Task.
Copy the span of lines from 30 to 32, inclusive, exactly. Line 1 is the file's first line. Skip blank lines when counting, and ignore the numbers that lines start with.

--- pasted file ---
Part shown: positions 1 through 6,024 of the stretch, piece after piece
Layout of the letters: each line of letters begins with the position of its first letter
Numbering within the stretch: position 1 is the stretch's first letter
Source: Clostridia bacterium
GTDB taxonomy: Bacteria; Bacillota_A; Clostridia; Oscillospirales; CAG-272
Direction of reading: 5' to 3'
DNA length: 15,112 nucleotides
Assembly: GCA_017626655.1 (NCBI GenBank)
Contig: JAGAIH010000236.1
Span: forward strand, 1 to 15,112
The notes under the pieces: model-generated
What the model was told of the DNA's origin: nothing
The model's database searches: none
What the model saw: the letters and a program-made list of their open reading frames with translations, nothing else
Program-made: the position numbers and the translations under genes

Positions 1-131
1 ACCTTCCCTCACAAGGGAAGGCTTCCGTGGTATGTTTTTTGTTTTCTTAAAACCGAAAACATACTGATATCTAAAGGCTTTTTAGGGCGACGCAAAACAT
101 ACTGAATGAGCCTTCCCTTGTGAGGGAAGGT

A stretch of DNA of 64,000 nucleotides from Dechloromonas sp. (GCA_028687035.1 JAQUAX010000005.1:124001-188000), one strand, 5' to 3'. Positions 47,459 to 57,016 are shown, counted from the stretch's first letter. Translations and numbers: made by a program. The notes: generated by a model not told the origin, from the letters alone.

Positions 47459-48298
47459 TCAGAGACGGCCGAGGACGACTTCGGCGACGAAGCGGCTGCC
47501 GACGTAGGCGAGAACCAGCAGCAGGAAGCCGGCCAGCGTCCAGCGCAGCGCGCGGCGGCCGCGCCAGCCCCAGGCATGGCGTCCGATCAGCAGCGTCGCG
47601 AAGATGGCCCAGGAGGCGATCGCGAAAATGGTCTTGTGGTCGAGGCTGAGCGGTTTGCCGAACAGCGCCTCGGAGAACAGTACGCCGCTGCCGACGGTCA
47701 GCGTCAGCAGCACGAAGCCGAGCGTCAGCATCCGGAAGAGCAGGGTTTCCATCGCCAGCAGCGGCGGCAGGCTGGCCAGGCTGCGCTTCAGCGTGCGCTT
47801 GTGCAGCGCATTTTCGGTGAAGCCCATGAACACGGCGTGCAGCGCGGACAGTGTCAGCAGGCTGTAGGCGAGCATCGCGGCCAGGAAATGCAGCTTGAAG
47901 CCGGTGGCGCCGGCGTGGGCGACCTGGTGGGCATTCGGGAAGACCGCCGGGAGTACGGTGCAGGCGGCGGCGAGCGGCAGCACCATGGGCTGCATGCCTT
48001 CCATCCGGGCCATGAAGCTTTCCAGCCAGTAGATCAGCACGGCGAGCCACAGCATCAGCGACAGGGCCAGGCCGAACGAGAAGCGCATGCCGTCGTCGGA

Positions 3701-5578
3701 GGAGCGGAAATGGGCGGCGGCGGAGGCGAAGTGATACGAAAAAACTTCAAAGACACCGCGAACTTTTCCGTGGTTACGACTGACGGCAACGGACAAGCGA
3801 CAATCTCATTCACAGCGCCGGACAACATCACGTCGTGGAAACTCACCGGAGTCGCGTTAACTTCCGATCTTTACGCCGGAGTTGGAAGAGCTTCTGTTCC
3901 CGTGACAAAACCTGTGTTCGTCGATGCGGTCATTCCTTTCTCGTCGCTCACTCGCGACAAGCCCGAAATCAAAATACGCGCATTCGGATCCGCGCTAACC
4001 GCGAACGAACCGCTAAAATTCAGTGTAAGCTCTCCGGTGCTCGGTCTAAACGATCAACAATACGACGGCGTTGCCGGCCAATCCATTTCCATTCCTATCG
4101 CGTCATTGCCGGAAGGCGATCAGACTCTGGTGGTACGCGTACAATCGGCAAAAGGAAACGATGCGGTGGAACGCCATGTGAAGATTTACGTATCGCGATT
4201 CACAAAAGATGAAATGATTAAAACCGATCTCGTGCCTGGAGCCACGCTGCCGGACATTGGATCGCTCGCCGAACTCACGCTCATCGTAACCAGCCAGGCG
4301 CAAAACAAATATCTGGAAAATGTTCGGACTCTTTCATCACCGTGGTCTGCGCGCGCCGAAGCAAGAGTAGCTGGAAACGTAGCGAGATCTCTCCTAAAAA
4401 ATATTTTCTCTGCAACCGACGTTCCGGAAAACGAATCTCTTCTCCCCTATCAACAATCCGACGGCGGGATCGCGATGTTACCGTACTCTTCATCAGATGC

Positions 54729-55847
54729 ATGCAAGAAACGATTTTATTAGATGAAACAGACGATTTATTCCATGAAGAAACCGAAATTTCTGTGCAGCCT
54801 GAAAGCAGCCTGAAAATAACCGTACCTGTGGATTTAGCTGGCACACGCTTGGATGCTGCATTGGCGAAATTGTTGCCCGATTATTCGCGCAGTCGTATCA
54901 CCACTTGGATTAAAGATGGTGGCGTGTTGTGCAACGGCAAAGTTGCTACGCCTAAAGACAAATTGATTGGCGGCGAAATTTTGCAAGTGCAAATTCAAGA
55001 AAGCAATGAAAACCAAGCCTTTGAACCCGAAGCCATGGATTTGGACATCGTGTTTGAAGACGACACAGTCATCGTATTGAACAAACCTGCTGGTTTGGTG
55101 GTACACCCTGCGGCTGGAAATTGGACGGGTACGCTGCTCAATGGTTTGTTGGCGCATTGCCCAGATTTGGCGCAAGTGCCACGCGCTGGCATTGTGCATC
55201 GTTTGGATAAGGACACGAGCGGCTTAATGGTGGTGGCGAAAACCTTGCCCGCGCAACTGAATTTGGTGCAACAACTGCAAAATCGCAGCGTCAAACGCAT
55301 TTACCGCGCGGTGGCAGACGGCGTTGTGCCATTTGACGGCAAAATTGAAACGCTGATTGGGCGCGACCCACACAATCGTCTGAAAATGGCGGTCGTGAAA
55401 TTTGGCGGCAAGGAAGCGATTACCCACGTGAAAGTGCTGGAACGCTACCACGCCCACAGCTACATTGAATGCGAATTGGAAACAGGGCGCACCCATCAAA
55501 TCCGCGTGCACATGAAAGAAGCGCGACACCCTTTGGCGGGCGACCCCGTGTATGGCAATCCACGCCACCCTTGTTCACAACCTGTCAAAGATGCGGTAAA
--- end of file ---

3801 CAATCTCATTCACAGCGCCGGACAACATCACGTCGTGGAAACTCACCGGAGTCGCGTTAACTTCCGATCTTTACGCCGGAGTTGGAAGAGCTTCTGTTCC
3901 CGTGACAAAACCTGTGTTCGTCGATGCGGTCATTCCTTTCTCGTCGCTCACTCGCGACAAGCCCGAAATCAAAATACGCGCATTCGGATCCGCGCTAACC
4001 GCGAACGAACCGCTAAAATTCAGTGTAAGCTCTCCGGTGCTCGGTCTAAACGATCAACAATACGACGGCGTTGCCGGCCAATCCATTTCCATTCCTATCG